[1] Jerome in around the year AD400 considered them "deuterocanonical." That is to say, he considered them a secondary part of the canon, not quite as significant as the other books but significant enough to be considered part of the canon.

Tuesday, January 15, 2019

High School to Masters in Five Years (KERN program)

For Graduating High School Students:
The School of Theology and Ministry (STM) at Indiana Wesleyan University (IWU) has a special program that has really become the backbone of our undergraduate school: the KERN Mentoring Program
  • About 25 students a year receive a significant scholarship from their second semester freshman year for 5 years (in the past, some have received as much as $3000 a year in their undergraduate time)
  • Graduate with a bachelor's degree in three years.
  • Then receive a Master of Practical Theology degree in two more years (an MDIV equivalent in hours and coursework)
The Bachelor's Degree Part
Major in one of four ministry tracks: Christian Ministries, Worship Ministry, Youth Ministries, or Children's ministry.
  • Admitted into the Kern program in the second semester, with a significant scholarship each semester.
  • Take the ministry core with courses like evangelism, inductive Bible study, Christian theology, advanced Bibles, and church history.
  • Take general ordination courses like counseling, preaching, worship, and local church education.
  • Take courses in your specialization in ministry, like teaching the Bible to children (Children's Ministries), the Christian year (Worship Ministry), youth in culture (Youth Ministries), or church leadership (Christian Ministries).
  • Finish in three years if you want--one year less translates to about $10,000 in savings!
The Master's Degree Part (four possibilities)
The Master of Practical Theology
  • A 72 hour curriculum (the required number of courses in an MDIV)
  • Up to 9 hours of advanced standing with credit from your undergraduate work
  • Your first year is onsite in a cohort with courses like spiritual direction, worship renewal, strategic pastoral counseling, biblical theology, hermeneutics, and more.
  • Your second year is a residency (usually a paid residency) in a teaching church, finishing out your course work online while you are being mentored at a church. 
  • These include courses like multi-ethnic ministry, pastoral care, church health, youth and family education, and philosophy for ministry. 
  • Normally finish in two years, while possibly receiving almost $200 a credit hour in scholarships.
Other Master's Degree Possibilities
  • Master of Arts in Spiritual Care (a one year option beyond the bachelor's degree)
  • Master of Arts in Biblical and Theological Studies (a one year option after bachelor's)
  • Master of Arts in Theology (a two year option after bachelor's)

Monday, January 14, 2019

Old Testament Theology on Patreon

I have been doing some videos/podcasts on Isaiah but it wasn't energizing me or (I think) my patrons.

So I'm switching it up. For a few months I plan to look at verses in the Old Testament in a series on Old Testament theology. The revised weekly plan is:
  • Monday - continue to do a video on the letters and pronunciation of a Hebrew verse of the week.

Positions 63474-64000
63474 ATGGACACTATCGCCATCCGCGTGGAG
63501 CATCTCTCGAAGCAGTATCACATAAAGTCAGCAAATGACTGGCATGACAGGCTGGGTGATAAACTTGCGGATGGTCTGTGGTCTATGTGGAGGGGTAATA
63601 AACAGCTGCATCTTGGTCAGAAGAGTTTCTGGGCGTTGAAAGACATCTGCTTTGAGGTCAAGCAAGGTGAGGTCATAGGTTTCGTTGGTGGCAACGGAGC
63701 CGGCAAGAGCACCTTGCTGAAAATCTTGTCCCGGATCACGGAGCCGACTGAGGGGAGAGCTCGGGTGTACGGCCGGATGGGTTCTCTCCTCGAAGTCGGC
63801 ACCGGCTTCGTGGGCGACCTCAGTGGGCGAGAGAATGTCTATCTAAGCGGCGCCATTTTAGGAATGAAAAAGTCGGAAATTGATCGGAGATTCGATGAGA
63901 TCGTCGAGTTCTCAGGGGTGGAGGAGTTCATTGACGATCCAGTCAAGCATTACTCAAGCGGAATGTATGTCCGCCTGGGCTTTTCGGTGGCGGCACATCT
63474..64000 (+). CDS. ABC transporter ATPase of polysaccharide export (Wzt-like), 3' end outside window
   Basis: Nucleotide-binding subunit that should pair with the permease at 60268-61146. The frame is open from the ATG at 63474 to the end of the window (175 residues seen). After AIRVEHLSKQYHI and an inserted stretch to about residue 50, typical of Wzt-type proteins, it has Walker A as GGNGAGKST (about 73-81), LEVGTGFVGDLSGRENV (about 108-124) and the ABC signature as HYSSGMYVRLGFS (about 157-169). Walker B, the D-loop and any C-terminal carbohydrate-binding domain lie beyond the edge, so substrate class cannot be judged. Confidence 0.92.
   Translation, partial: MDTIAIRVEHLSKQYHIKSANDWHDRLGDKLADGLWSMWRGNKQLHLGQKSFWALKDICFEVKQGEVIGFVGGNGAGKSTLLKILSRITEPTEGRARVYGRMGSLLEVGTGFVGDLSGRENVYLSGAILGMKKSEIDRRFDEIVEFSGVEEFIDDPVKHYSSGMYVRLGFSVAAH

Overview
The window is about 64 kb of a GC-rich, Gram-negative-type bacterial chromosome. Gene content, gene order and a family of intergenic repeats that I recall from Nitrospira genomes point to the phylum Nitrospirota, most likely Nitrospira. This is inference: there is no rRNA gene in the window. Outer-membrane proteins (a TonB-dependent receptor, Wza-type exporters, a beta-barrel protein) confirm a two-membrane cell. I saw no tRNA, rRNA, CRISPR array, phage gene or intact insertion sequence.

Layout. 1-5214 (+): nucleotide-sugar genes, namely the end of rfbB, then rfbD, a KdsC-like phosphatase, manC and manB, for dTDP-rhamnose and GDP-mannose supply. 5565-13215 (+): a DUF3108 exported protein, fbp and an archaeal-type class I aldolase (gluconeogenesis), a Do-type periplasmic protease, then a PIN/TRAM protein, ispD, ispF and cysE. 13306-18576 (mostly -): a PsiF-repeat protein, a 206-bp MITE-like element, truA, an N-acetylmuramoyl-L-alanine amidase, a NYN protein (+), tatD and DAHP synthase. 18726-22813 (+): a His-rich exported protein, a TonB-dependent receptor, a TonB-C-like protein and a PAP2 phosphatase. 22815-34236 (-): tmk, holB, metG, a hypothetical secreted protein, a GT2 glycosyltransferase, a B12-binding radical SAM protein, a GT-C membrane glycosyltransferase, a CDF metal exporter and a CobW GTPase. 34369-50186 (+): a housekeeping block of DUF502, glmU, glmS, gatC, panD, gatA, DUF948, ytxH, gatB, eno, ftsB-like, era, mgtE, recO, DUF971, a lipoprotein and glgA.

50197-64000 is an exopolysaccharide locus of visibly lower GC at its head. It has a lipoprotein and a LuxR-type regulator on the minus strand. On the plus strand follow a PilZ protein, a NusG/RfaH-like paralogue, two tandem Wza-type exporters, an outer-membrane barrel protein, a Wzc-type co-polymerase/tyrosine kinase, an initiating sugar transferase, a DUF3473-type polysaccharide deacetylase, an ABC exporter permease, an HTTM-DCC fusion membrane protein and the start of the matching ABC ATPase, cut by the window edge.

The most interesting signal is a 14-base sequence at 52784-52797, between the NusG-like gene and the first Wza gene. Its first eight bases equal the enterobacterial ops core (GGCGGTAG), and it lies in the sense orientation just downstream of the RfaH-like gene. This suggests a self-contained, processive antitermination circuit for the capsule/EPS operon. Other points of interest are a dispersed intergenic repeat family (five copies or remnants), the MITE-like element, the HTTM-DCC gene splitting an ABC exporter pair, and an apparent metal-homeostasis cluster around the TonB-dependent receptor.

• Tuesday - for patrons only, continued work on my inductive Bible study textbook
  • Wednesday - podcast on patreon covering the OT theology relevant to the verse of the week
  • Thursday - for patrons only, continued work on my inductive Bible study textbook
  • Friday - continue to do a video on the Hebrew grammar of the verse of the week
  • Saturday - patrons only, continued work on my inductive Bible study textbook
  • Sunday - Christian Sabbath :-)

Tuesday, January 01, 2019

New Year's Resolutions (2019)

"I have a feeling it's going to be an odd year."

The new trend is to pick a word for the year. I'm picking the word INVENT.

Something Old
  • I want to finish writing two books this year, two textbooks. They are both already about half written. One is on inductive Bible study. The other is "Greek for Ministry."
  • I'll renew last year's goal of 6 miles of running a week in the winter, with 15 once it warms up.
  • I'll continue my trajectories on Patreon and Bible study.
Something New
I want to innovate this year, both personally and professionally.
  • Personally, Trent Nettleton, myself, and a couple designers have been in conversation to create a New Testament Survey app. This would function like a textbook except it would be interactive. Perhaps finished in spring.
  • Professionally, I want to 1) reach new students in new ways, 2) continue to connect the church with the academy, and 3) enrich student formation and experience. Here is where my principal investment in INVENTING may be.
Something Borrowed
  • I'm sure I will read several books before the year is out. I'm not always sure what they will be. I suspect the first one will be The Coddling of the American Mind, by Jonathan Haidt.
  • Dare I continue my quest in math and science? Perhaps I will feebly aim to continue.
Something Blue
  • I'll take this in the sense of family. This is truly launching year and the goal is God-directed launches! My two older step-daughters are on trajectory to leave Indiana. My son has a major decision to make. My daughter is looking at various Christian colleges. May the Lord direct their paths!